It's made me a much better, stronger person.
It's a great feeling to just have that relief
of having spoken to somebody
and getting their advice on the situation.
It's just opened my eyes.
I went to the doctors at first
and my doctor had referred me to a CPN, my psychiatric nurse.
She was a constant backbone support through everything,
and I really trusted her,
and she did make me feel as if things could get better
and that they were going to get better.
About a year and a half ago, I regularly, on a daily basis,
considered committing suicide, because it was my escape
out of where I was, but I never gave up,
never gave into it.
Anxiety will doubtfully ever go,
I've just had to adapt my life with it.
If I'm going around the shops on my own,
I'll be listening to my music,
because that just keeps me in the right mindset that I can do this.
It's part of me so I've just learned to accept it and cope with it.
After I was put onto the medication
it was a total relief not to have that constant...
"Oh, everything's...", you're on edge constantly.
Just to have that total weight lifted off your head,
it's like somebody's turned the train tracks down three notches
and the train's going two mile an hour and you're like, well,
I can process this thought and think about it clearly without another
12 being in the way, and it really made a big difference.
If you have any symptoms,
or if you think you might be developing an anxiety disorder,
there's no shame in it or you shouldn't think it's a bad thing.
Don't hide it. Hiding it makes things worse.
You have to let people in and talk about it and talk about it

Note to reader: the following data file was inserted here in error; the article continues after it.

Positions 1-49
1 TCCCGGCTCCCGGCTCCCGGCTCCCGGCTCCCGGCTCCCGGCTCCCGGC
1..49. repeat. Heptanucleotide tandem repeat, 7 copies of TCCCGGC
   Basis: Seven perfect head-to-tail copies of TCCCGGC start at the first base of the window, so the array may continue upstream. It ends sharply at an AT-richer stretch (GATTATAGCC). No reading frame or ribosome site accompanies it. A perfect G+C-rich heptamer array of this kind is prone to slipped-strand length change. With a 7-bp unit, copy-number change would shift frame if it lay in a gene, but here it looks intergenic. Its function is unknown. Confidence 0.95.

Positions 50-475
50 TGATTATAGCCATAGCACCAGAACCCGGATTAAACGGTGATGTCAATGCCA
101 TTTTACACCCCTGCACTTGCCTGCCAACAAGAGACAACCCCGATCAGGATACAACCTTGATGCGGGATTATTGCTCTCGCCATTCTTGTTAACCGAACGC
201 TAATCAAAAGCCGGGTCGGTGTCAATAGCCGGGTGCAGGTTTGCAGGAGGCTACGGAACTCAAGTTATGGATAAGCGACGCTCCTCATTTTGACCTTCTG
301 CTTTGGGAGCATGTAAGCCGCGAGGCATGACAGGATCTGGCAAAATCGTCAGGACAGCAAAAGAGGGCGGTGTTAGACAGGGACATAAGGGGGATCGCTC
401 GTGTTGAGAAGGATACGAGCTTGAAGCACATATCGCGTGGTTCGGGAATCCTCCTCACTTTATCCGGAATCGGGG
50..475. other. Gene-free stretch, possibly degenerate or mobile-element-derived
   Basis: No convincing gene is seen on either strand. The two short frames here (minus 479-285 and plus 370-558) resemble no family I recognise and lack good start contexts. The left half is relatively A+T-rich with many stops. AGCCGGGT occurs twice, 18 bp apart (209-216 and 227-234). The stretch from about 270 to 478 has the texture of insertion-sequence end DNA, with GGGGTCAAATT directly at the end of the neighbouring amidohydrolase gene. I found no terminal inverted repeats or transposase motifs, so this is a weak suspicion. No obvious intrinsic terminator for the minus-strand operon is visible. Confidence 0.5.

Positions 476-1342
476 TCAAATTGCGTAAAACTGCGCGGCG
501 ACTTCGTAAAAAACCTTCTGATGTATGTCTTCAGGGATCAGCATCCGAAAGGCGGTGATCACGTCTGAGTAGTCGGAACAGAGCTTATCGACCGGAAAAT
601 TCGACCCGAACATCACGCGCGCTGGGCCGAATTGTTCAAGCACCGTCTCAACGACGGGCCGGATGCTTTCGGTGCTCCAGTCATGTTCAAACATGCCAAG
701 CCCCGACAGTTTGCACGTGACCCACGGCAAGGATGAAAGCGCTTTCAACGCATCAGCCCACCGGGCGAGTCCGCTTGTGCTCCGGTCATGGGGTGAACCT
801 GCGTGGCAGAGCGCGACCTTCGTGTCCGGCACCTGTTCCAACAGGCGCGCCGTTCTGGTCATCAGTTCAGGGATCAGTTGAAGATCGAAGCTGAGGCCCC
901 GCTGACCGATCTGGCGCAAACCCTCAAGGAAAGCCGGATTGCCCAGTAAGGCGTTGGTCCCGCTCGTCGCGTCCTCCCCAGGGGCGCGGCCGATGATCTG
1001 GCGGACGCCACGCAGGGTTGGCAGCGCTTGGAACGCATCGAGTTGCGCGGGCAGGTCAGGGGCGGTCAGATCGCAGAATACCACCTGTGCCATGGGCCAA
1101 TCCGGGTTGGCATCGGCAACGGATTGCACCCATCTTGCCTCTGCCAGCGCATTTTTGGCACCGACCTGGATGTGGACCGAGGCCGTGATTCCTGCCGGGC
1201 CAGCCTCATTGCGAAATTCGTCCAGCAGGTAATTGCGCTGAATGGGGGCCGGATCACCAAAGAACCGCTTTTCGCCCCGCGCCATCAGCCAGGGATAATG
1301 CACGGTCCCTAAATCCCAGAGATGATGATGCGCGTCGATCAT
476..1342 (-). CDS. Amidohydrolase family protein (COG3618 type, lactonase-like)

and not be scared to go against it.
There's so much help
and so much support out there that you can actually get.
Once you can do that, you can move on from the situation much quicker.
I feel like I've been through the hurricane,
and it's now time to enjoy the sunshine.
It's just been such a challenge, such a road,
but I know that I've become a stronger person
and I just want more out of life now,
and that's what I'm intending to get.
You know how bad it can be,
but you've also got to learn how good it can be,
and it's an amazing experience letting yourself learn that.
# If we don't, if we don't If we don't, if we don't
# If we don't, if we don't If we don't, if we don't
# If we don't kill ourselves
# We'll be the leaders Of a messed up generation
# If we don't kid ourselves
# Will they believe us If we tell them the reasons why?
# Do we take it too far, take it too far?
# Did we chase the rabbit into wonderland?
# Lose a hundred grand, will they understand?
# It was all to stay awake for the longest... #
I just really wanted to see what it done to me to be honest.
See what the effects were, just curious.
It really took me out of my feelings,
all of the kind of anxieties of before,